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Why Previous Psychiatric Models Are Wrong

This post follows on from my previous one about psychiatry and hypnotherapy. It was sparked by this article in Scientific American:

https://www.scientificamerican.com/article/roots-of-mental-illness/?fbclid=IwAR0nl_zVFgV0UaSZbv13e1ka-7o0Gcoib5TBX5vTfgslQOxS4SqbymfSAKY

To summarise what it says: the DSM (Diagnostic and Statistical Manual) is published by the American Psychiatric Association and currently in its 5th edition (hence DSM-5). This is the reference manual on psychiatric disorders for clinicians. With every edition it has been getting larger, and splitting disorders into smaller and smaller categories.

However, US government funding of psychiatric research has thankfully switched to a more biological-based model where brain imaging is linked to different disorders, as opposed to just studying collections of symptoms. What has been becoming ever clearer is that, on the contrary, psychological illnesses tend to overlap with each other and if people have any condition, they are likely to be vulnerable to have others as well. Just as importantly, the previous categories are being shown to be as misleading as Freudian theory.


The article quotes researcher Theodore D Satterthwaite, who has been involved in some of these studies. I looked at one of the studies, linked below, and it included a couple of interesting images:

https://www.ncbi.nlm.nih.gov/pmc/articles/PMC6070480/bin/41467_2018_5317_Fig3_HTML.jpg

This first one shows the four dimensions of mood, psychosis, externalising behaviour and fear. Let's translate the middle two into something more user-friendly: I would call them thoughts and sensations which other people can't confirm (such as hallucinations) and behaviours which other people find problematic (such as outbursts of anger). In fact, let's rearrange them. We have:

1. Internal sensations based around mood (such as depression)

2. Fear (with the accompanying increase in heart rate and the usual symptoms of the fight/flight (sympathetic dominant) response

3. Thoughts which other people can't confirm (such as hallucinations)

4. Behaviours which others find hard to tolerate (such as outbursts of anger).


A moment's thought makes it clear that it's perfectly possible to have symptoms in all four areas. Secondly, the first two involve internal states and sensations, although of course they will affect posture and breathing and voice tone and so on. The other two dimensions have a more external quality, experiences which do not coincide with the experiences of generally-agreed reality, and behaviours which make the external environment more unpleasant for other people as well as for the people with the conditions. This is in every respect a much more useful and non-stigmatising way to look at mental disorders.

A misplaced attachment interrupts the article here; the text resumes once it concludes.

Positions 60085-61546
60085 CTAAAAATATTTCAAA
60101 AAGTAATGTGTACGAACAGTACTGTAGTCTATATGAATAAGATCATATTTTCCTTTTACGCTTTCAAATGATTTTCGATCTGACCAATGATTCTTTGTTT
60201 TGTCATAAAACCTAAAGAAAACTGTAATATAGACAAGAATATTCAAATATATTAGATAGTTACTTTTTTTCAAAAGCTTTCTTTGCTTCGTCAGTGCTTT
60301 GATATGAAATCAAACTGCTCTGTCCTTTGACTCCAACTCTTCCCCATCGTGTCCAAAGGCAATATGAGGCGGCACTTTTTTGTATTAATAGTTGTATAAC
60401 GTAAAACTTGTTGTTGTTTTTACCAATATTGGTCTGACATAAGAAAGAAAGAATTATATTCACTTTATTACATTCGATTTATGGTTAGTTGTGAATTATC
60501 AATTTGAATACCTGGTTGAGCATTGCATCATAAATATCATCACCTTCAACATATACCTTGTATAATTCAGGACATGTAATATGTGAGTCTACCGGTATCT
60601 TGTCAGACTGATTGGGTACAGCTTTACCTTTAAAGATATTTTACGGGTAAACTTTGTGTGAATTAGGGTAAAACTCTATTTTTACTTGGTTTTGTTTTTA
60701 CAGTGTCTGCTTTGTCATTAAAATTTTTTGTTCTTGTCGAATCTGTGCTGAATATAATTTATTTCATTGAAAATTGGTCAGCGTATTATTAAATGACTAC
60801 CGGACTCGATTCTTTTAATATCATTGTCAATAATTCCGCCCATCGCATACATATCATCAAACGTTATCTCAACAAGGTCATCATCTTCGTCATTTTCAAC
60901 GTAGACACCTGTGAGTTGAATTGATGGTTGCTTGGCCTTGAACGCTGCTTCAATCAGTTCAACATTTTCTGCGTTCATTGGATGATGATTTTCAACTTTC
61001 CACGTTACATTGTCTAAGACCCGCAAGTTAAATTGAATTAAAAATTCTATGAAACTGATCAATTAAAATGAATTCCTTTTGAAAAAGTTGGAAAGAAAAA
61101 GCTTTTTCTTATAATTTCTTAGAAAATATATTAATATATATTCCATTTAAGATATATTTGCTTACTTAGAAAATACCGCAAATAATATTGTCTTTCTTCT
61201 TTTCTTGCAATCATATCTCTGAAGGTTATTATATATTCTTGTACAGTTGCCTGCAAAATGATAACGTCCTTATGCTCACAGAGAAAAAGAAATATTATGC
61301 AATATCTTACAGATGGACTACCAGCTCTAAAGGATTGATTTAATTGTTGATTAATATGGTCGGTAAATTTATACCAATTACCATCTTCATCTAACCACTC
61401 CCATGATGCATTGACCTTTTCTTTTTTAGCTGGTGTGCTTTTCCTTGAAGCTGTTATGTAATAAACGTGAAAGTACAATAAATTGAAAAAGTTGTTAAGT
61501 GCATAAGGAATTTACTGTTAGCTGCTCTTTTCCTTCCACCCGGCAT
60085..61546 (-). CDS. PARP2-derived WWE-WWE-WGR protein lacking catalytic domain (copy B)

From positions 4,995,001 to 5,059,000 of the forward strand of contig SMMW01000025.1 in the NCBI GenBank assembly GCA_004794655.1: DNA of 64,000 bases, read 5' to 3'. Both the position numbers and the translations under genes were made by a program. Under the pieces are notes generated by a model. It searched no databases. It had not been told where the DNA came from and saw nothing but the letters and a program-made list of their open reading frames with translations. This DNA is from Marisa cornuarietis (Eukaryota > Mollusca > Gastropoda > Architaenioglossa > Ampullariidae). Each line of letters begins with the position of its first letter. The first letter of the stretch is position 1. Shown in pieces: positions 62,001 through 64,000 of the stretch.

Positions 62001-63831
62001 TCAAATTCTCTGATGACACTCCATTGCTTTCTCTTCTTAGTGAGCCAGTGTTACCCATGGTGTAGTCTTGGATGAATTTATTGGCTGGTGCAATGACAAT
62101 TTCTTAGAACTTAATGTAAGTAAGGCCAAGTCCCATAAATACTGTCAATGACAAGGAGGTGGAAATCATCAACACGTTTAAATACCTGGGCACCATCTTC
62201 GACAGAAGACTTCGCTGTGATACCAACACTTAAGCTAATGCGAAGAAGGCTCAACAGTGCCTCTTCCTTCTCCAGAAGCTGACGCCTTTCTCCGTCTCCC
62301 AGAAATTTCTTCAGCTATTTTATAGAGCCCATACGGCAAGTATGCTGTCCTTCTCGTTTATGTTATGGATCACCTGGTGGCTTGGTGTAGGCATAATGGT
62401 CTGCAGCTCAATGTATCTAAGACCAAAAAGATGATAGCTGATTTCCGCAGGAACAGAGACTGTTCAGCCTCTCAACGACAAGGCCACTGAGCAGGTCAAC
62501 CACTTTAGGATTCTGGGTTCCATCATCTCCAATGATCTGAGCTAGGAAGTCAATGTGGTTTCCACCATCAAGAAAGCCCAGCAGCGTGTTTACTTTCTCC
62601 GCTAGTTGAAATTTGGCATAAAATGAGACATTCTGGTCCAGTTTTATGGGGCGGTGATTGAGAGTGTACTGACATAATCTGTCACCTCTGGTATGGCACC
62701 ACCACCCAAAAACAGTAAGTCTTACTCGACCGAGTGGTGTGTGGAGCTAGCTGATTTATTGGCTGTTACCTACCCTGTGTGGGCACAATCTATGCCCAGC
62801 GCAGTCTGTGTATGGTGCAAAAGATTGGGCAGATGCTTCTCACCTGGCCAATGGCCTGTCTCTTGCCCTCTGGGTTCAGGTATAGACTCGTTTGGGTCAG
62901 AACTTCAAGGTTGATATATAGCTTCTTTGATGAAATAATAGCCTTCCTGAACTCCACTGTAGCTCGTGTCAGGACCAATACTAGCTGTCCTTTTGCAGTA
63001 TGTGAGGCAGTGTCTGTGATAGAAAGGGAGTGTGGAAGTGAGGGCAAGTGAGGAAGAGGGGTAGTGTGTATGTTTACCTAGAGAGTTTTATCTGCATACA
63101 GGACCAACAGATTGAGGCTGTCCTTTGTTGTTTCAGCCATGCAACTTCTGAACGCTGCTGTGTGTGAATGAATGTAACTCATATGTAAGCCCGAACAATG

It also fits well with the practice of hypnotherapy. Many clients present with fear and anxiety, and it is often necessary to help reduce them before working on the causes, even if that is not the main issue they want to change. This may be combined with a mood disorder, as in the case of anxious depression. In more extreme cases we have symptoms such as paranoia and hallucinations, and in my experience the severity of these is directly linked to the client's level of fear and anxiety. Finally, problematic behaviours are the bread and butter of hypnotherapy, as are the improvement of mood. Obviously that does not mean that we can get the most amazing results in every case, but it does mean that we can often make a great deal of difference, and it is well worth trying.


What this new dawn in psychiatric research reminds me of is the sequencing of the human genome. There was an expectation that once the mapping had been done, we would have huge insights into human health. However, when it was done, at great expense, much of the DNA turned out to be apparent 'junk'. In the same way, what the research is showing is that genetic factors do exist, but they involve slight effects from many different genes.


What delights me is that the previous diagnostic categories have been shown to be a sham. When a psychiatrist can sit in judgment over a patient, stroke their chin and give them a label, but no cure, and the diagnostic bible is directly linked to the billing codes for American insurance companies, something is very wrong. Manic depression became reclassified as bipolar disorder and then split into numerous subcategories. ADD (attention deficit disorder) became reclassified as part of ADHD (attention deficit hyperactivity disorder) even though it may not involve any hyperactivity whatsoever. Grief lasting more than six months was added to the DSM-V as a mental disorder. Fortunately, it appears that the era of these word games and money-generating labels is drawing to a close, although no doubt other ways will be found to distort the treatment of mental health for commercial benefit.

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